2001 Team Speedway (Jason Crump, Leigh Adams, Ryan Sullivan, Todd Wiltshire, Craig Boyce, Jason Lyons), 1st

2002 Team Speedway (Ryan Sullivan, Todd Wiltshire, Leigh Adams, Jason Crump, Jason Lyons), 1st

Jason Crump and Troy Bayliss will race at Moto Expo - Australia Day
Jason Crump and Troy Bayliss

2003 Team Speedway, 2nd

2006 Oceania Motocross (Nathan Brochtrup, Lee  Ellis, Josh Strang, Kirk Gibbs, Chris Hollis, Cody Mackie, Ryan Marmont, Joel Passlow, Harley Quinlan, Tye Simmonds, Todd Waters), 1st

2006 ISDE Junior Team  (Christopher Hollis, Joshua Strang, Blake Hore, Darren Lloyd), 3rd

2007 Team Speedway (Ryan Sullivan, Rory Schlein, Leigh Adams, Jason Crump, Chris Holder, Dave Watt), 3rd; Oceanic Motocross (Craig Anderson, Troy Carroll, Lee Ellis, Jay Marmont, Jake Moss, Cameron Tatlor, Danny Anderson, Lewis Stewart, Kristy Gillespie, Ashlea Bates, Adelia Barton, Tye Simmonds, Ross Beaton, Luke Arbon), 1st

2008 ISDE Junior Team  (Jarrod Bewley, Geoff Braico, Blake Hore, Andrew Lloyd), 2nd

2009 Junior Motocross (Tye Simmonds, Jay Wilson), 1st; Track Racing Sidecar (Mick Headland, Paul Waters), 1st; Team Speedway (Leigh Adams, Jason Crump, Chris Holder, Davey Watt, Troy Batchelor), 2nd; Women’s Team (Jacqui Jones, Alison Parker, Jemma Wilson), 3rd

2010 Junior MX (Wilson Todd, Mitchell Evans, Joel Dinsdale, Scott Mann, Matt Phillips, Errol Willis), 3rd

2011 ISDE Womens Team (Allison Parker, Jess Gardiner, Jemma Wilson), 3rd; ISDE Mens Team – E2 Class (Toby Price, Matthew Phillips), 1st; MXoN (Chad Reed, Brett Metcalf, Matt Moss), 3rd; Speedway World Cup (Jason Crump, Darcy Ward, Chris Holder, Davey Watt, Troy Batchelor), 2nd

2012 ISDE Womens Trophy Team (Jess Gardiner, Tanya Hearn, Tayla Jones), 3rd; Speedway World Cup (Chris Holder, Davey Watt, Jason Crump, Darcy Ward, Troy Batchelor), 2nd; Speedway World Cup U21 (Darcy Ward, Sam Masters, Dakota North, Alex Davies, Nick Morris), 2nd

2013 ISDE Womens Trophy Team (Jess Gardiner, Tayla Jones, Jemma Wilson), 1st; Speedway World Cup (Darcy Ward, Cameon Woodward, Jason Doyle, Troy Batchelor) 3rd

2014 ISDE Womens Trophy Team (Jess Gardiner, Tayla Jones, Jemma Wilson), 1st; ISDE Junior Trophy Team (Daniel Sanders, Tom McCormack, Lachlan Stanford, Scott Keegan), 3rd; Speedway World Cup (Chris Holder, Darcy Ward, Jason Doyle, Troy Batchelor), 3rd

2015 FIM World Junior Motocross Championships (Hunter Lawrence, Cooper Pozniak, Rhys Budd, Bailey Malkiewicz, John Bova, Regan Duffy), 3rd; Trial des Nations International Trophy Competition (Chris Bayles, Tim Coleman, Kyle Middleton and Colin Zarczynki), 3rd; ISDE Junior Trophy Team (Daniel Sanders, Broc Grabham, Tom Mason, Tye Simmons), 1st; ISDE Women’s Trophy Team (Tayla Jones, Jess Gardiner, Jemma Wilson), 1st; ISDE Senior Trophy Team (Daniel Milner, Matthew Phillips, Lachlan Stanford, Glenn Kearney, Beau Ralston, Josh Green), 2nd (Provisional); FIM Team Speedway Under 21 2015 World Championship (Max Fricke, Brady Kurtz, Nick Morris, Jack Holder), 3rd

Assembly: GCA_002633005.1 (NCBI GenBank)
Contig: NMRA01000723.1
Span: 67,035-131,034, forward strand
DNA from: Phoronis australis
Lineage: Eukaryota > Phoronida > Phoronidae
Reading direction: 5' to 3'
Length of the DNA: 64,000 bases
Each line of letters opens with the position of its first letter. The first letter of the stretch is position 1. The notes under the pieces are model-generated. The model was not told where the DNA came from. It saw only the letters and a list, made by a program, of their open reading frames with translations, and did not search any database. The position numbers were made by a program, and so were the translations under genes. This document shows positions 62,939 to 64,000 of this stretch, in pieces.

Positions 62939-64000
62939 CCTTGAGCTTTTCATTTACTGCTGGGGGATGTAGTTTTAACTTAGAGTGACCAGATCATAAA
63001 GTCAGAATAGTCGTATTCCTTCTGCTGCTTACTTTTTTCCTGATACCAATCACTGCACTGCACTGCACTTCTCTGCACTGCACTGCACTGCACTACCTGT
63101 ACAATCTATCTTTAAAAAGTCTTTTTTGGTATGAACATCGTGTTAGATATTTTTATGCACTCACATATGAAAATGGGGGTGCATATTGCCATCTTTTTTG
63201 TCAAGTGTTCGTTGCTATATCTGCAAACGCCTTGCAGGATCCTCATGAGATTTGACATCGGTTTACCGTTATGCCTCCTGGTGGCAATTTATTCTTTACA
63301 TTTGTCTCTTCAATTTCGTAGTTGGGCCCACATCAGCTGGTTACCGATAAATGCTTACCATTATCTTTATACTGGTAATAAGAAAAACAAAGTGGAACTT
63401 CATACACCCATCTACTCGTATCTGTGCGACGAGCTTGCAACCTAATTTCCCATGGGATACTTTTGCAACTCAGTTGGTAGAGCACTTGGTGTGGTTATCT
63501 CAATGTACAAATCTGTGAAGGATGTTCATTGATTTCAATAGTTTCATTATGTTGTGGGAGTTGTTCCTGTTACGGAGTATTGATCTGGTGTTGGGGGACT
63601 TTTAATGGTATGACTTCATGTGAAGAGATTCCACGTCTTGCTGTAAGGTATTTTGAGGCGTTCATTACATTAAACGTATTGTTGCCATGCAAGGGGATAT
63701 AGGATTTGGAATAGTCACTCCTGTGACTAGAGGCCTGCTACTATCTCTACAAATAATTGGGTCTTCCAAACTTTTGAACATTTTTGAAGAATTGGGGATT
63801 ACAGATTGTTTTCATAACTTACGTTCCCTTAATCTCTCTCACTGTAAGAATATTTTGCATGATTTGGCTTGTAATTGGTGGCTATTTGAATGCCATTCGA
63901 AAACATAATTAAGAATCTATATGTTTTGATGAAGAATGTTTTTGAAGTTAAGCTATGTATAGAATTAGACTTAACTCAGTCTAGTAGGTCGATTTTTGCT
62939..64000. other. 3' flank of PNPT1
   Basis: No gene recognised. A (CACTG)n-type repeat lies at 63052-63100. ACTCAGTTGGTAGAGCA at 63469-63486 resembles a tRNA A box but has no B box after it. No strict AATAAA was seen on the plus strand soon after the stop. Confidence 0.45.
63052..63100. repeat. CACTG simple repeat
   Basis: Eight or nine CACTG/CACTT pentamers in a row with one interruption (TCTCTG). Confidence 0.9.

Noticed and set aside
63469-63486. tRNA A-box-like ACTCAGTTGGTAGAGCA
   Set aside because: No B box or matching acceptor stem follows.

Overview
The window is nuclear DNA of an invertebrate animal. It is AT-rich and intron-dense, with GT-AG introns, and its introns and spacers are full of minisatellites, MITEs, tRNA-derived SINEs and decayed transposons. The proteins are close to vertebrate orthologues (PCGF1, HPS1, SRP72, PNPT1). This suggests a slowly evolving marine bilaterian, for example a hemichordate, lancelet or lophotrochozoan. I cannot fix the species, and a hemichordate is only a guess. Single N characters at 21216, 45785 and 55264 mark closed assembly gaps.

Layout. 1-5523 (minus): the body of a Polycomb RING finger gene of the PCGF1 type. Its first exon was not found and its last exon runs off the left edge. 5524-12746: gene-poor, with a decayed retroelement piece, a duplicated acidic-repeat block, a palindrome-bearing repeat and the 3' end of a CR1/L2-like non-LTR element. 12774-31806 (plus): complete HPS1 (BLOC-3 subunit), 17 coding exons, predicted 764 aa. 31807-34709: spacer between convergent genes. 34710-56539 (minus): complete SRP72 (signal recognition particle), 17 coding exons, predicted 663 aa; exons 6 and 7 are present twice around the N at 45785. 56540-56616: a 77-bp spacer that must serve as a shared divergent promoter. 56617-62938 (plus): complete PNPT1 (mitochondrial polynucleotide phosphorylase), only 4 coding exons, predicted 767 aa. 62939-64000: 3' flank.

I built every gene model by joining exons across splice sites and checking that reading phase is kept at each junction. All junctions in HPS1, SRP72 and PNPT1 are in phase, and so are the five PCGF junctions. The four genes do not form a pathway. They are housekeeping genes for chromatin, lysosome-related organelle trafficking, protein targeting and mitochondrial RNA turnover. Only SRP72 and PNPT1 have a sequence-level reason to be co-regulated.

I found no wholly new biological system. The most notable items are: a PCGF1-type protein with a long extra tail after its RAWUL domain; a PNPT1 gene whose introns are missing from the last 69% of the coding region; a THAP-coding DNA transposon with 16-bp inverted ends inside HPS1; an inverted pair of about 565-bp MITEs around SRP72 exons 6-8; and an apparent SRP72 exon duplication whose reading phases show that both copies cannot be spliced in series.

2016 and 2017 ISDE Women’s Trophy Team (Tayla Jones, Jess Gardiner, Jemma Wilson)

(Above information from Motorcycling Australia.)

  • (If we have missed any, please advise us and we will add it to the list.)
  1. I agree it could be worse, but here in NSW we’ll have double demerit points in force over the long weekend, so unless I get the chance to go off road I think I’ll give it a miss.

  2. Australia Day celebrations seems to be more identified with yachts and vintage cars than with motorcycles. Perhaps Aussie motorcycle clubs should get together and organize joint rides throughout this great southern land every Australia Day to resolve this grave injustice?

  3. I was looking for a publication I read once put out by Monash regarding speeding (that I haven’t found yet) to pass on to the guy from ride safe for me.
    The paper or press release or what ever needed a double talk translation to understand as it was worded deliberately to bolster support for speed cameras but once translated it said that with the exception of slowing traffic down at black spot locations (where speed was actually a factor) speed cameras are a waste of time and it can be inferred that educationally they do more harm than good.
    Any way whilst looking I found another of there papers
    That puts a cost benefit on blitzing.
    I don’t recommend anyone who wants to maintain their sanity read it I went nuts years ago so I can handle it for you.
    It contains a lot of words and calls on statistical principles and modeling methods to correct for basically having no valid information to work from.
    The gist of the publication is that they put dollar values on accidents and the accompanying financial losses they cause then cost the logistics of a blitz weighed against the revenue raised and the theoretical reduction in carnage to claim that blitzing works. The whole thing is extremely flawed as there is no applicable data for non blitz events as the blitzes have all been holiday periods and I don’t recall a holiday period that didn’t have a blitz but it also excluded the overflow into other areas . When random breath testing became a thing it forced the drunks to stay home this caused a rise in domestic violence and other crimes because the drunks weren’t driving. So when a blitz forces people to stay home or results in gridlock what costs is it causing that are not being measured in this paper and would we in fact be better off without the blitzes etc etc.